Supermarkets are being urged to remove food packaging containing a group of industrial chemicals from shelves amid growing concern they risk reducing the efficacy of vaccines and causing long-term environmental harm.
Almost 12,000 people have signed a petition urging the UK’s ten largest supermarkets to end the use of PFAS, a group of chemicals added to paper and board and compostable food packaging to repel oil and water.
The petition was coordinated by environmental charity Fidra which highlighted how public concern around PFAS has been growing in recent months following mounting scientific evidence linking exposure to immune system suppression, reduced vaccine efficacy and an increased risk of developing severe covid-19 symptoms.
PFAS (per and poly-fluorinated alkyl substances) are a group of over 4,500 industrial chemicals associated with a wide range of health and environmental issues, from cancer in humans to neurological problems in animals. They are often referred to as “forever chemicals” because they can take over 1000 years to breakdown.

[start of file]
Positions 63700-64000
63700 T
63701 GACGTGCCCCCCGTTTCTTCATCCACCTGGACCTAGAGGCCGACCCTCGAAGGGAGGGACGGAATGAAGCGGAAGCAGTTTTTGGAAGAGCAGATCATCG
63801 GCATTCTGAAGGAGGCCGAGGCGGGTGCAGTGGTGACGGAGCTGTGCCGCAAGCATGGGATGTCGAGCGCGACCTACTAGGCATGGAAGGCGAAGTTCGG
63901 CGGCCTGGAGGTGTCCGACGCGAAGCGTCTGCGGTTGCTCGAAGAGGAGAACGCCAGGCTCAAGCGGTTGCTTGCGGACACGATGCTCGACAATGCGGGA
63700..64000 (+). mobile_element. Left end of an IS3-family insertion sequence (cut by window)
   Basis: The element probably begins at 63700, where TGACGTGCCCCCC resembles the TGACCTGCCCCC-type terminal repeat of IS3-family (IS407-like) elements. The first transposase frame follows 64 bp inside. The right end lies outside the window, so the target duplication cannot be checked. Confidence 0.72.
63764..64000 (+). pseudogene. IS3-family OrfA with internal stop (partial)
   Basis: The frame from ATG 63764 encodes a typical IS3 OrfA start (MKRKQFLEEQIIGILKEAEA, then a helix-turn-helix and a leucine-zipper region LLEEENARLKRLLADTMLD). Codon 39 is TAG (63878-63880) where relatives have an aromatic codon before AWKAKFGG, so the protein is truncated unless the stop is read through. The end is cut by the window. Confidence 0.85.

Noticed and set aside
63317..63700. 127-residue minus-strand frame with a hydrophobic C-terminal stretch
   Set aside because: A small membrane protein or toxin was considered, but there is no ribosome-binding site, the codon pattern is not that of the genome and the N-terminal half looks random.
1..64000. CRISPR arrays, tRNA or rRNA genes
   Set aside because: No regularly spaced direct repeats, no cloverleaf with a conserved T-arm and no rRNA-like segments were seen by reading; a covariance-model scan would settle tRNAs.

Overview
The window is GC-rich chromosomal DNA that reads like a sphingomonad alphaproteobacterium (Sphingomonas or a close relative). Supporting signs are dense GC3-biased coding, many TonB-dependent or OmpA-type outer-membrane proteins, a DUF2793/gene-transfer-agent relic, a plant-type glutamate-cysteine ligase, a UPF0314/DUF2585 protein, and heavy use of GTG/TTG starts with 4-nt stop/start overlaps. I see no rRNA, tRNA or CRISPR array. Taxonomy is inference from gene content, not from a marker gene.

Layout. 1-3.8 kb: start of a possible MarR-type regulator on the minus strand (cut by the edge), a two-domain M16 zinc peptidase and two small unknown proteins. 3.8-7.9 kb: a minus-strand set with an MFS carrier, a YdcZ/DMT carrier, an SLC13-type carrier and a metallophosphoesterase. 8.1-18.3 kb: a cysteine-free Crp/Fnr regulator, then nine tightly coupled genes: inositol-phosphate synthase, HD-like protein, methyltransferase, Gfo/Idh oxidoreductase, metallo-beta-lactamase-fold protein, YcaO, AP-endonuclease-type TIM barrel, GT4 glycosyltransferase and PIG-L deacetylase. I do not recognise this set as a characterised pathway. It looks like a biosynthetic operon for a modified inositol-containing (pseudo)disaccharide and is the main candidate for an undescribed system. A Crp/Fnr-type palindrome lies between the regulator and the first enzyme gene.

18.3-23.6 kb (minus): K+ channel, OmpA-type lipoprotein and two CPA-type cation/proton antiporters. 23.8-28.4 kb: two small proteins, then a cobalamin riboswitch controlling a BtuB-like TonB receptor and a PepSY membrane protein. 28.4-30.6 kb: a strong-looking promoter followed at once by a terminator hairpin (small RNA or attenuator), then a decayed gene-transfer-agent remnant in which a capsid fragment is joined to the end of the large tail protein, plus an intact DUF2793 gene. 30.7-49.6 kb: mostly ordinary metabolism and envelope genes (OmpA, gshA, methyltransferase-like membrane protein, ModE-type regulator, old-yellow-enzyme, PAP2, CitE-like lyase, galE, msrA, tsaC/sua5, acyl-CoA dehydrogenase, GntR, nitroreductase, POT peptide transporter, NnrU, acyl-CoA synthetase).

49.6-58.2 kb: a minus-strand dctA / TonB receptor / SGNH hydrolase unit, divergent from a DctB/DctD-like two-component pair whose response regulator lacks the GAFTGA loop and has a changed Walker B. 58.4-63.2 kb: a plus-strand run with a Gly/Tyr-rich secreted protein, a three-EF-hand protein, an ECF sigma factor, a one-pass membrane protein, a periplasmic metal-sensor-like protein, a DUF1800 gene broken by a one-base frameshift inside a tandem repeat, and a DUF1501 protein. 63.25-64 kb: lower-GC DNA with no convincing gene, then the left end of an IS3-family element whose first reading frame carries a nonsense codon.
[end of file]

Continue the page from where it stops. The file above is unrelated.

A report from Fidra last year found high levels of potentially toxic chemicals in supermarket packaging as well as that of high street brands including Caffè Nero, Costa, Greggs, Pret a Manger, Starbucks and Dominos. The study revealed significant levels of forever chemicals present in 90% of food packaging tested including bakery and cookie bags.
With the food sector heavily focused on moving away from single-use plastic, Fidra warned the market share of these alternative forms of packaging is likely to increase dramatically.
It said UK legislation is needed to prevent the use of the chemicals across all non-essential uses. In the meantime, it urged supermarkets to take immediate action to prevent the continued use of PFAS in food packaging.
The EU has already committed to ban all PFAS across all sectors, unless their use is considered essential to society.
Global food companies such as McDonalds and Nestlé are also working towards targets to remove all PFAS from their food packaging.
Dr Kerry Dinsmore of Fidra said: “Many UK supermarkets are already committed to reducing their single-use plastic, something we fully support at Fidra. However, supermarkets must ensure they don’t undermine the environmental benefits of their current sustainability drive by simply replacing one visible pollutant with a hidden, and more toxic, chemical alternative. PFAS must have no place in the future of the UK’s sustainable food packaging.”